The best way to protect the sacrament of Matrimony is, on the contrary, to insist on the truth: Matrimony is not the same as civil marriage.  Thus the sacrament of Matrimony will remain the same no matter what happens to civil marriage.  Any changes in the sacrament would be decided in proper church channels, not by any court or government body.

When the Synod on the Family returns in 2015, we can hope that its work will advance in several ways. 

First, we can hope Pope Francis’ leadership has gathered even more followers (especially among bishops).  Second, we can hope that the optimism of Vatican II is rekindled once and for all.  Three, we can hope that people will treat the Synod documents respectfully but also realistically, so their conservative packaging does not blind us to their reformist core.  And fourth, we can hope that discussions about changes in civil marriage will not be confused with discussions about the sacrament of Matrimony.

   © Bernard   F. Swain PhD 2014

Monday, November 10, 2014

#156: Our Most Generic Holiday?

It is eight years since I wrote my first lament for the loss of Armistice Day. My feelings have not changed: Veterans Day is our single vaguest national observance, and it squanders the opportunity to truly honor those whose sacrifice led to this holiday in the first place. So I reprise this piece from 2006:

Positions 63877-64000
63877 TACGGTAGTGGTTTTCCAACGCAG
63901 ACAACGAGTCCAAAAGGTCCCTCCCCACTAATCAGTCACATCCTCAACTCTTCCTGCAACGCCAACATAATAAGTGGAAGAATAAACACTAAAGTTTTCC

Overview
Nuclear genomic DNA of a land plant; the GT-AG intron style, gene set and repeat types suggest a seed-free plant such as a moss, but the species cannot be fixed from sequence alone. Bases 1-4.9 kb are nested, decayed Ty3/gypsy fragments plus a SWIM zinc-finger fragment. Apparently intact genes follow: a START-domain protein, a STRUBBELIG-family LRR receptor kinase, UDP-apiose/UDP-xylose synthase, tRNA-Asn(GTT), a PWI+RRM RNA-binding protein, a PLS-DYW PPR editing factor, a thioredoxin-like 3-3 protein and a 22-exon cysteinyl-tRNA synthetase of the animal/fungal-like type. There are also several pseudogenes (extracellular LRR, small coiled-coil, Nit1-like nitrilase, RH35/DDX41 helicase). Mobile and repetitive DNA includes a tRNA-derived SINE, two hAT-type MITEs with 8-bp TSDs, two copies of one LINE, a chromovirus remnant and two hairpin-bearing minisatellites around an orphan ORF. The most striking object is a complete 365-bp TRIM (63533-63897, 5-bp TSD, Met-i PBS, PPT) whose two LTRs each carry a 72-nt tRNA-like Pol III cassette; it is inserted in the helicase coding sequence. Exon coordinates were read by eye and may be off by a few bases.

This year I had special reason to notice that, of all our holidays, perhaps the holiday most diluted of all meaning arrives a couple of weeks before Thanksgiving: November 11.

For most Americans under 50, November 11 is simply “Veterans Day” –a legal holiday largely indistinguishable from “Memorial Day” in May, and generally understood as a sort of blanket remembrance of all those who have served in war. The subtle difference endures, I suppose, that while Memorial Day honors the war dead, Veterans Day focuses especially on those still surviving.

But of course the holiday’s origin is anything but generic, as Europeans know all too well. For it was on “The 11th Hour of the 11th Day of the 11th Month” of 1918 that the “War to End all Wars” finally ended after the signing of an Armistice. Hence the original holiday for November 11 was “Armistice day.”

For me, Armistice Day 2006 held a doubly nostalgic significance.